One of the first film critics to identify the ‘horror of Armageddon’ as a major subgenre of sci-fi horror was critic Charles Derry. Derry surveyed American horror films made between 1960 and 1976 and found several prevalent themes in modern horror cinema: the horror of Armageddon being one of them. In regard to tracing the lineage of ’70s apocalyptic horror, Derry uses the term ‘horror of Armageddon’ in a similar sense to critic Robin Wood’s ‘apocalyptic horror’, denoting films that depict the ‘end of the world’ as meaning the collapse of modern capitalist society.
Scholar Christopher Sharrett locates the apocalyptic horror film within a broader tradition of apocalypticism in art and culture, one which insists on the ‘criticism of despair’. For Sharrett, the apocalyptic horror film ‘momentarily inoculates the spectator with criticisms of a failing dominant order, but then reneges on this criticism by denying that there is any worth in carrying this critical process through to a conclusion’ (1983). In so doing, the genre serves to inculcate the ‘strange apathy’ concerning impending disaster, of which Sontag speaks.
Is the Sci-fi/ Horror Genre Fit for Purpose?
There seems little doubt that the existential threat to the human race is as grave now as it was in 1965. Indeed, many consider the threat posed by nuclear weapons, climate change, and global pandemics to be greater than ever before.
This year, the Bulletin of the Atomic Scientists issued a statement placing the Doomsday Clock at 100 seconds to midnight, closer to apocalypse than it has ever been, even at the height of the Cold War:
[T]he pandemic serves as a historic wake-up call, a vivid illustration that governments and international organizations are unprepared to manage nuclear weapons and climate change, which currently pose existential threats to humanity, or the other dangers—including more virulent pandemics and next-generation warfare—that could threaten civilization in the near future.– Bulletin of the Atomic Scientists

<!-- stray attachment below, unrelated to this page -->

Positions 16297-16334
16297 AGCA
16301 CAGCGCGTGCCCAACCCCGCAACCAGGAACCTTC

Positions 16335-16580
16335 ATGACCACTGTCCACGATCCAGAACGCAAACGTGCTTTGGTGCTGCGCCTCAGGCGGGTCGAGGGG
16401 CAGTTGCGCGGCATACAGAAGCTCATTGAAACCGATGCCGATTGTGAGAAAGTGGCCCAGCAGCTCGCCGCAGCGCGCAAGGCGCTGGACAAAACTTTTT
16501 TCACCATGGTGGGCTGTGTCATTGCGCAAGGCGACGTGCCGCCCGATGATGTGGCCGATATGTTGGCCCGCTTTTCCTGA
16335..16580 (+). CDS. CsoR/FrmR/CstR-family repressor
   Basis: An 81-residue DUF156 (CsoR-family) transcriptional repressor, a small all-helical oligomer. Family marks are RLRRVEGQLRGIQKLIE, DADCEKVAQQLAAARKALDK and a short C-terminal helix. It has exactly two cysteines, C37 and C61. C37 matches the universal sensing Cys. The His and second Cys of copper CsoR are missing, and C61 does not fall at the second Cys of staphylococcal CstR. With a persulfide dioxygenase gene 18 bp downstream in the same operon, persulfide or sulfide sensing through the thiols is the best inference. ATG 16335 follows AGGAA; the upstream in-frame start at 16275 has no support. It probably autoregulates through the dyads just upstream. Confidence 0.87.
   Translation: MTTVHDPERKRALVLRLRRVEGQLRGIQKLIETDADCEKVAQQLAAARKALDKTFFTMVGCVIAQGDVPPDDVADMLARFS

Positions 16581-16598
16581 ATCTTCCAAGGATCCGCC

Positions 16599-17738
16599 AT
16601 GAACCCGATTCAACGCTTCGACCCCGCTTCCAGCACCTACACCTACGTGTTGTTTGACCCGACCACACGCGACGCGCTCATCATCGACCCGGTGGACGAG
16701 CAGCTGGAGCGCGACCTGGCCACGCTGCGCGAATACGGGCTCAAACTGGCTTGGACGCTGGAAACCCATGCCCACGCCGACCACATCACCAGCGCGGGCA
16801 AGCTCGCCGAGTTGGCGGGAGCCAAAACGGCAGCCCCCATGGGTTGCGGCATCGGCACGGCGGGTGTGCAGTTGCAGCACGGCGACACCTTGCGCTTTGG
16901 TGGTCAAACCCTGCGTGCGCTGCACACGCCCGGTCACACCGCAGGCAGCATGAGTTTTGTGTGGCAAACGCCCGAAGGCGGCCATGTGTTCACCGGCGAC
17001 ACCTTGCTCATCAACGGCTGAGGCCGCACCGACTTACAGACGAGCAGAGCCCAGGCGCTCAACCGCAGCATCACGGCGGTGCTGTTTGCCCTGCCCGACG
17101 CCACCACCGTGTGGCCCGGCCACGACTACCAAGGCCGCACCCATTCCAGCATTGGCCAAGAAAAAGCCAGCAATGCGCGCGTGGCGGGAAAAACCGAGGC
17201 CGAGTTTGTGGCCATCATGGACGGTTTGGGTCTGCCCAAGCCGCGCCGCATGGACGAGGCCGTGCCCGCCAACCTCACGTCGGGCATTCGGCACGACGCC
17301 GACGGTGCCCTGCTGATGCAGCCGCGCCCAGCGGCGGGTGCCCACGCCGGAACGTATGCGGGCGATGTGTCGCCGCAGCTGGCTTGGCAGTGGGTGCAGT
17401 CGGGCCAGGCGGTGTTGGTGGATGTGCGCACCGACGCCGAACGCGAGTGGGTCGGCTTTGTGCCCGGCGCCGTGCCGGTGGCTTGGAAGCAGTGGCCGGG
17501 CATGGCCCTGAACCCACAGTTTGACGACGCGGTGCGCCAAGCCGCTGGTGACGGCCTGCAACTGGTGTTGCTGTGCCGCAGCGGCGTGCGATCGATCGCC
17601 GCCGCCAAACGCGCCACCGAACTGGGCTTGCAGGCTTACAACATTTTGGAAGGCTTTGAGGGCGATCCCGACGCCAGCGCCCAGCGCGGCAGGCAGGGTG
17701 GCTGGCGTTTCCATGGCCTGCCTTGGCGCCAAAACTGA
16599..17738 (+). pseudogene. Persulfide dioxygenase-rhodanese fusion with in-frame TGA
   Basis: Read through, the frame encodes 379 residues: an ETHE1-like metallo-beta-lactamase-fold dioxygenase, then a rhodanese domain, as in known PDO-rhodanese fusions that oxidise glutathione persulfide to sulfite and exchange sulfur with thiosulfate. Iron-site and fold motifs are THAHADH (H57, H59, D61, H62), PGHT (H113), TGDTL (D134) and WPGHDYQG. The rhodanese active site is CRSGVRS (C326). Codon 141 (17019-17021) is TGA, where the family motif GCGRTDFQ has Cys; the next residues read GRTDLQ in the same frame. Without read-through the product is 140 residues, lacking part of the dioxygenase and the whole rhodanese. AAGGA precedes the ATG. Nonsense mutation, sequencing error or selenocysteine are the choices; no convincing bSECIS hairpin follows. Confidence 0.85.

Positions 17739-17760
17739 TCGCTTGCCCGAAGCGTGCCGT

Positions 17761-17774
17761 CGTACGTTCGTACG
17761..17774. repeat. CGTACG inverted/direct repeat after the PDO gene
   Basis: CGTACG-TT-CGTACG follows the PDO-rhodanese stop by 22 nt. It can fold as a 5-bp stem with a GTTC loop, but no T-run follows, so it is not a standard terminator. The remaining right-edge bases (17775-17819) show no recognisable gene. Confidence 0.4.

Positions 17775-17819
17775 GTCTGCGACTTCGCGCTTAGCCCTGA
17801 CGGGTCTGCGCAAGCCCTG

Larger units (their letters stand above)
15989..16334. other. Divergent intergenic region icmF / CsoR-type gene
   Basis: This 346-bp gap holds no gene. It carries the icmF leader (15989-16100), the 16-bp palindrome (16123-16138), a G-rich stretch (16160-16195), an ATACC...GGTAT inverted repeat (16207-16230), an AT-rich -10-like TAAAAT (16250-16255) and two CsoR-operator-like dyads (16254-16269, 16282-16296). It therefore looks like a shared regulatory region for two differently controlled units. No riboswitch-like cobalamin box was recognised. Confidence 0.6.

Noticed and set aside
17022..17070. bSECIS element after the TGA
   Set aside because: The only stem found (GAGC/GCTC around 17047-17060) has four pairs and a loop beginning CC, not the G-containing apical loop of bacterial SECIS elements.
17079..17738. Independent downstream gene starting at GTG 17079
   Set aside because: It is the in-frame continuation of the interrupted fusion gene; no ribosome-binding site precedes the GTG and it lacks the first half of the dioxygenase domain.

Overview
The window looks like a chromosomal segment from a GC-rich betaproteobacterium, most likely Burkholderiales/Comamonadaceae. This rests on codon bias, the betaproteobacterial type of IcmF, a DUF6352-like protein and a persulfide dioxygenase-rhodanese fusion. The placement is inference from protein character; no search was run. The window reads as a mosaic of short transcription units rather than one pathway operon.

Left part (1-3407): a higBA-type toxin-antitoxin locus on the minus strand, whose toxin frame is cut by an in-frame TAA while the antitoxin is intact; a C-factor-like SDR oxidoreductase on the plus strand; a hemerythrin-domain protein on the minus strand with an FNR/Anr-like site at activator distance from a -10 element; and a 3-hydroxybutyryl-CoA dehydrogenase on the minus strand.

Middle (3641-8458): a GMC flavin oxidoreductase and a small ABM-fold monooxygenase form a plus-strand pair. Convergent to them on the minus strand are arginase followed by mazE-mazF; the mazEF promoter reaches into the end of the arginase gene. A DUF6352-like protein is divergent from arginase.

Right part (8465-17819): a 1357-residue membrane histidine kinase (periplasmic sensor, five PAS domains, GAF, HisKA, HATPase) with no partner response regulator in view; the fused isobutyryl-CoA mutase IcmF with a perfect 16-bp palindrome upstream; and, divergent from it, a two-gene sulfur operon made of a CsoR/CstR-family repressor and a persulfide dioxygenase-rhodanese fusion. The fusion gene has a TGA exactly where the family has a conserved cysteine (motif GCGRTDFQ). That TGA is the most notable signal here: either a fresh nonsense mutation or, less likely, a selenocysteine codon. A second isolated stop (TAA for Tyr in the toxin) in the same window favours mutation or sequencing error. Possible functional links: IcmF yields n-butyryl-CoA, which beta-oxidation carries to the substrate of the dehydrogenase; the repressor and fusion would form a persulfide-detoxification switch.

Given the urgency of Sontag’s essay, then, it is not surprising that various scholars and journalists have revisited it over the years. Most notably academic Mick Broderick posits that a number of nuclear war-themed films subsequent to Sontag’s essay have focused on human survival rather than on images of disaster. However, these films, such as the Mad Max franchise, are, for Broderick ‘highly reactionary, and seemingly advocate reinforcing the symbolic order of the status quo via the maintenance of conservative social regimes of patriarchal law’ (1993). Nuclear holocaust in these films ushers the end of the burdens of post-modern life in favour of a yearning for the less complex existence of agrarian toil and social harmony. As such, they are wish-fulfilment fantasies.
This view is echoed by scholars Levine and Taylor who adjudge the new wave of disaster narratives such as The Day After Tomorrow (Roland Emmerich, 2004) as continuing to lack criticism of the real social and political conditions that bring about the fears depicted in the films. ‘Moreover,’ write the authors, ‘much like news coverage, images in recent natural disaster films…typically finish at the point where survivors are obliged to pick up the pieces and start all over again—the latter is not regarded as newsworthy…The films are primarily concerned ‘with the aesthetics of destruction’ rather than rebuilding (2013).
Contagion (Steven Soderbergh, 2011)
Contagion provides a fascinating example of a film that works hand in hand with government education on pandemics. Public appetite for the film during the Covid-19 pandemic saw a huge increase in torrent downloads and iTunes rentals until Netflix streamed it for a year up until April 2021. The UK health secretary at the time claimed that it had influenced his vaccine rollout policy.
A number of articles appeared discussing the film’s relevance to the pandemic in terms of its depiction of a virus outbreak, containment, track and trace protocols, infection control for health workers, and vaccine development and deployment. A common element of these articles is the inclusion of comments made by scientists and health care professionals on the film’s accuracy and plausibility with regard to these matters. In other words, Contagion‘s depiction of a pandemic was judged to be a realistic one.